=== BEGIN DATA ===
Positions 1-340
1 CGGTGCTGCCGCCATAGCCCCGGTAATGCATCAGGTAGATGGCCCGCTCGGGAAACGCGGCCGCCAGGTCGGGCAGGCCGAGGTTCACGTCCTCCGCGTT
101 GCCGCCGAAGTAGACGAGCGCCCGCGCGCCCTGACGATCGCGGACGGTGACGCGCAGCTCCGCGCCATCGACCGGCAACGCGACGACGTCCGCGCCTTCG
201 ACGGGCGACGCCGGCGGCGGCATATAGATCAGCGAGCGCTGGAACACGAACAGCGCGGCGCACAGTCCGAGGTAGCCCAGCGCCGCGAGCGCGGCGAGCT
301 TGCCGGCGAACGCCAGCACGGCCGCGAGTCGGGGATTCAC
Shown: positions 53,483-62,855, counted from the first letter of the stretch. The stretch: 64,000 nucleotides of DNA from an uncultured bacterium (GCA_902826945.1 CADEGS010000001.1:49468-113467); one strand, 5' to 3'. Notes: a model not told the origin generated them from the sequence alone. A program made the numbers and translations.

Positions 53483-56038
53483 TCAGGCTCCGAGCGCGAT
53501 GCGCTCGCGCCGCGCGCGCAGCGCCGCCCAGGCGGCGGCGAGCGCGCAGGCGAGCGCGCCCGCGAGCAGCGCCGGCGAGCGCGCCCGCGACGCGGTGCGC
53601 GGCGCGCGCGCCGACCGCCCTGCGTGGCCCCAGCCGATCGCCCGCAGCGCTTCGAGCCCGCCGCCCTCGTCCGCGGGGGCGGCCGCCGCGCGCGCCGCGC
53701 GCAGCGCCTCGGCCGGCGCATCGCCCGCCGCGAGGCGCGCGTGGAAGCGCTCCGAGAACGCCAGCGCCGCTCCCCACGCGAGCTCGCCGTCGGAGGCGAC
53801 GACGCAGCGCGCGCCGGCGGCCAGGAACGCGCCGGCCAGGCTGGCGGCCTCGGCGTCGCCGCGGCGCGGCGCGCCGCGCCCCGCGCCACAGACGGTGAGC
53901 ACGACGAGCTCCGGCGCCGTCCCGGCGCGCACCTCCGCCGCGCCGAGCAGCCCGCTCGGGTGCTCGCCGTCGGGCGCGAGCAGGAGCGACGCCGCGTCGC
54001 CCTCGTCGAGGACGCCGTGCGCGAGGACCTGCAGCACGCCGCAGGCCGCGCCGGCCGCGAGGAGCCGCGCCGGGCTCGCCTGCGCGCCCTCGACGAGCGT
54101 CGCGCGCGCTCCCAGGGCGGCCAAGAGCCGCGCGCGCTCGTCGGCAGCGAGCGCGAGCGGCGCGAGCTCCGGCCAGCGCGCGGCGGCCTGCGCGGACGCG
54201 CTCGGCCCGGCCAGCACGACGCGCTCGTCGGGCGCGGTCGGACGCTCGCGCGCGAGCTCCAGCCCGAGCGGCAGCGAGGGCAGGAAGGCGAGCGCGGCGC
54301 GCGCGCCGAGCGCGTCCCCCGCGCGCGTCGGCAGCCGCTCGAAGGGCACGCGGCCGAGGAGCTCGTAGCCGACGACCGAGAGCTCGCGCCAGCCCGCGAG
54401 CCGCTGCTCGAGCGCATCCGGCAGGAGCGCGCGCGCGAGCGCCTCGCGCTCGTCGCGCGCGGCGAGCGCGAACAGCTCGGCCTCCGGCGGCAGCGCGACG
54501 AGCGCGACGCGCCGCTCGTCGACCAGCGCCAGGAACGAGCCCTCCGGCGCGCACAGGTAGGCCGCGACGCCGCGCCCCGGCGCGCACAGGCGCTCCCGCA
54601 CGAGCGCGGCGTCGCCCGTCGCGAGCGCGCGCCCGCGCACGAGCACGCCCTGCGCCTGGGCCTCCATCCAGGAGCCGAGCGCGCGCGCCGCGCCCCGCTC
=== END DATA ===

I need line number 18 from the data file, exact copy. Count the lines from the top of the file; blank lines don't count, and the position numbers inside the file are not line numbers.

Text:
54401 CCGCTGCTCGAGCGCATCCGGCAGGAGCGCGCGCGCGAGCGCCTCGCGCTCGTCGCGCGCGGCGAGCGCGAACAGCTCGGCCTCCGGCGGCAGCGCGACG